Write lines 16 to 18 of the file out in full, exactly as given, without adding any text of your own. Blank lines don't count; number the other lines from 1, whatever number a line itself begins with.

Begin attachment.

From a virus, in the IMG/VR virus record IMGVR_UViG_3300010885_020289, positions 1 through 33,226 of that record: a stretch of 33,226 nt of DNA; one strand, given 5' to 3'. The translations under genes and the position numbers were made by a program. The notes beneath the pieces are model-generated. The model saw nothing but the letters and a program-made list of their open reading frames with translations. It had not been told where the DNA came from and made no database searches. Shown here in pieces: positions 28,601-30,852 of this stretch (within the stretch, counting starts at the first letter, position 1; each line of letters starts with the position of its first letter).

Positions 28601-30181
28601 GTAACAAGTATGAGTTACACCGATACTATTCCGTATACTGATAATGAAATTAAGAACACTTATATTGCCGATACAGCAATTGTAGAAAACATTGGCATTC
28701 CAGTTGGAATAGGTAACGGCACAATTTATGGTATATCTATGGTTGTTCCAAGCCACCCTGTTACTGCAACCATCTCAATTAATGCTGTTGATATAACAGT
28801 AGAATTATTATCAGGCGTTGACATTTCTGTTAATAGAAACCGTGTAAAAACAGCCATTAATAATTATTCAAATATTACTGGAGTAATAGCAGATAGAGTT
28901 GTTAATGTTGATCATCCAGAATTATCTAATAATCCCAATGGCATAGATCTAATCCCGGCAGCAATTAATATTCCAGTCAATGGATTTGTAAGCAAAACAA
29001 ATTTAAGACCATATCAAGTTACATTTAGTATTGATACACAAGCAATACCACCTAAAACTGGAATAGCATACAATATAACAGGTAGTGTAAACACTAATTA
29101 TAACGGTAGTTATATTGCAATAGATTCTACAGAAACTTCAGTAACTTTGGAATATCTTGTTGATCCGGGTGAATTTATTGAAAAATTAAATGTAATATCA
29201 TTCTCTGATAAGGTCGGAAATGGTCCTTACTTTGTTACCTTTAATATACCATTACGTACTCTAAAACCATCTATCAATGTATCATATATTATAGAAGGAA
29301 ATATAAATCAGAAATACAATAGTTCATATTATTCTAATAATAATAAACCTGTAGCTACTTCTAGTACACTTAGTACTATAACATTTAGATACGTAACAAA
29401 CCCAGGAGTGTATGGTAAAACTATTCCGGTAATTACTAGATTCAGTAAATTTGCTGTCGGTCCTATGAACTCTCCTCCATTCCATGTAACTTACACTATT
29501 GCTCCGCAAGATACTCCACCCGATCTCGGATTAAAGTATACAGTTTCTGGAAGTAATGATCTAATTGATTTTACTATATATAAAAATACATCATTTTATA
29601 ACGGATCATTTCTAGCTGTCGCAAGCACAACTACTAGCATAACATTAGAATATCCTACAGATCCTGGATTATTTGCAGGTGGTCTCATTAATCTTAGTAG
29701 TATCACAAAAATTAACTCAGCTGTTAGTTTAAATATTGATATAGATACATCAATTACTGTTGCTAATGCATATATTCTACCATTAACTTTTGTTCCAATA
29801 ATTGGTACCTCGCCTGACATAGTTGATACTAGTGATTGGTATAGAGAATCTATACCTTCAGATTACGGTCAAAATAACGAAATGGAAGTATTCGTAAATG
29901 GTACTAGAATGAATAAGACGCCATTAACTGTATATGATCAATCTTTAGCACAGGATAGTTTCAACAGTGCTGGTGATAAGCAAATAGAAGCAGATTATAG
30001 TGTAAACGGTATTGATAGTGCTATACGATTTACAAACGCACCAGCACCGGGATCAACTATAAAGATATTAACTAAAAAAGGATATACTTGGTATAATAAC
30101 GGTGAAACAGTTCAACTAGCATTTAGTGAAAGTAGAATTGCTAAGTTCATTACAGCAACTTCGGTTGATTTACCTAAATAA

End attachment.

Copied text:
29901 GTACTAGAATGAATAAGACGCCATTAACTGTATATGATCAATCTTTAGCACAGGATAGTTTCAACAGTGCTGGTGATAAGCAAATAGAAGCAGATTATAG
30001 TGTAAACGGTATTGATAGTGCTATACGATTTACAAACGCACCAGCACCGGGATCAACTATAAAGATATTAACTAAAAAAGGATATACTTGGTATAATAAC
30101 GGTGAAACAGTTCAACTAGCATTTAGTGAAAGTAGAATTGCTAAGTTCATTACAGCAACTTCGGTTGATTTACCTAAATAA